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2018 SWF January Newsletter

Eagle Rescue, Birds of Prey and the Road

Eagle Rescue
On January 5th, a golden eagle was delivered to the Southwest Wildlife Foundation rescue facilities by the Utah Division of Wildlife Resources (UDWR).  This golden eagle had been hit by a car while feeding on road kill, which is unfortunately very common.  More eagles get hit by cars than are injured by power lines, windmills or other hazards combined.  This is a very serious problem.  It takes a lot more effort for large birds of prey to get airborne than their smaller agile cousins of the prey bird variety.  Animals on the road, just like human toddlers, do not have the same understanding as we do of just how quickly a moving vehicle can reach them.  A large eagle gorging on road kill does not realize he has to move out of the way until it is too late.  It also takes these birds much longer to take off when they have a full meal weighing them down than it normally would, putting them at even greater risk.  So please, be cautious and keep an eye out for any roadside obstacle, animal or other.  Slow down and give yourself some space if at all possible.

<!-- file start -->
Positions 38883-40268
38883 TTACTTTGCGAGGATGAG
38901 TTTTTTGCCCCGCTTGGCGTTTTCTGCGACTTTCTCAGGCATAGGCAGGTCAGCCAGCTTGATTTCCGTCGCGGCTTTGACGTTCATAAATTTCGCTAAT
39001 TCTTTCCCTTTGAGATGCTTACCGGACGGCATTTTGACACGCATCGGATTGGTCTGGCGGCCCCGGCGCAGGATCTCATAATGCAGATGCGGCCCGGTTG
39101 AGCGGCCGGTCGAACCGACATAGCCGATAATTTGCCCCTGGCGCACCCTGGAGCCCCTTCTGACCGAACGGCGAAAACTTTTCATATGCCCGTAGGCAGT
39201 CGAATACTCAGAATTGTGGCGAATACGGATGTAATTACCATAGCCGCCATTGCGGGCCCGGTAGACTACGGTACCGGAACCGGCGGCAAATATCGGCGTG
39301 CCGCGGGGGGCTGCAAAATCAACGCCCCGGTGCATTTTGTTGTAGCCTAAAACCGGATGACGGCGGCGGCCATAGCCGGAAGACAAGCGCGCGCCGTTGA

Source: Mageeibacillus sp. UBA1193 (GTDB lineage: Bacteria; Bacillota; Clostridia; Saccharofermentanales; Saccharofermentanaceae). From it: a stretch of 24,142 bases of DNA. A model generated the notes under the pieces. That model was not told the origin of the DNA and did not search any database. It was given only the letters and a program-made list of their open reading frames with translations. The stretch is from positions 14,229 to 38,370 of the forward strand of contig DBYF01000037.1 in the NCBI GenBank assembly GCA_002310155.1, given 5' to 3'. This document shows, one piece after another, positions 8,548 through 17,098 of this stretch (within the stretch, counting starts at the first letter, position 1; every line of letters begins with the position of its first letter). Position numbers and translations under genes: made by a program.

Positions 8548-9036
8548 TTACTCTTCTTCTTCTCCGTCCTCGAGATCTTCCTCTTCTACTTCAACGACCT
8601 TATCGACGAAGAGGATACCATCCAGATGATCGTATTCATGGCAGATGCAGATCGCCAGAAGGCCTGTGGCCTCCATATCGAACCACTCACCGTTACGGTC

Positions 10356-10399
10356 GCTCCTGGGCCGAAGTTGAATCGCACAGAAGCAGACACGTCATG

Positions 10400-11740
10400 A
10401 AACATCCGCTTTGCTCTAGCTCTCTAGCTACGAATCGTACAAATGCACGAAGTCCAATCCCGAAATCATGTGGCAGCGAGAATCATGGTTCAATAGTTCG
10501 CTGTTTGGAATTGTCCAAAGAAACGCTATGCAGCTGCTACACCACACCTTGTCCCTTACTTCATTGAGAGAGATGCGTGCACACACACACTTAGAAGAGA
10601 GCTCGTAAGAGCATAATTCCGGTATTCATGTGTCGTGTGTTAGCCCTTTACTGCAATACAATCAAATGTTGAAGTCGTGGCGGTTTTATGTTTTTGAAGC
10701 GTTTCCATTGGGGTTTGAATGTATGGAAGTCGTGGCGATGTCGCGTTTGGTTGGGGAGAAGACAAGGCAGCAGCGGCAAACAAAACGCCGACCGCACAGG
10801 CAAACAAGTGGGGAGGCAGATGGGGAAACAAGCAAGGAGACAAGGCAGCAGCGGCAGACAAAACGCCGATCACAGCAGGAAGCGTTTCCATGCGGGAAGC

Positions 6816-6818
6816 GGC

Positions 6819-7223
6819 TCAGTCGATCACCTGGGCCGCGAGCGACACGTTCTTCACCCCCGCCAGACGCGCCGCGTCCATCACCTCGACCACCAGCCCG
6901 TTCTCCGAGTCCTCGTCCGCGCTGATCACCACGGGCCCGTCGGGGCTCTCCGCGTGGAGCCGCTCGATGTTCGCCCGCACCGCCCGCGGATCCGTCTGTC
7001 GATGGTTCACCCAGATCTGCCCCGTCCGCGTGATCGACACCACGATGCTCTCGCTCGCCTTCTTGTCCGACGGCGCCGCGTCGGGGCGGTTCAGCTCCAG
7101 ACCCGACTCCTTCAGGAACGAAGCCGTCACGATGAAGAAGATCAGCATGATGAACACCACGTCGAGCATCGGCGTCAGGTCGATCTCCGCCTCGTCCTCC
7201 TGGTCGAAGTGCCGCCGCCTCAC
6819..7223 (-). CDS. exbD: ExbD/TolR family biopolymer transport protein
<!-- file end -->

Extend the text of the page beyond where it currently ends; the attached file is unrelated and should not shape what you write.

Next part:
The tragedy of this particular case, is that sometime between the time of  the collision and the arrival of UDWR to rescue the eagle, all but one of the eagle's tail feathers were torn out.  It is illegal to possess an eagle feather without a special permit, not to mention it is incredibly painful for the bird to have its feathers pulled out.  If you come across an injured animal, or one that you think might be deceased, please respect the animal, you do not want to cause a helpless creature further suffering, and please know the laws if you are wanting to acquire any part of an animal for any reason.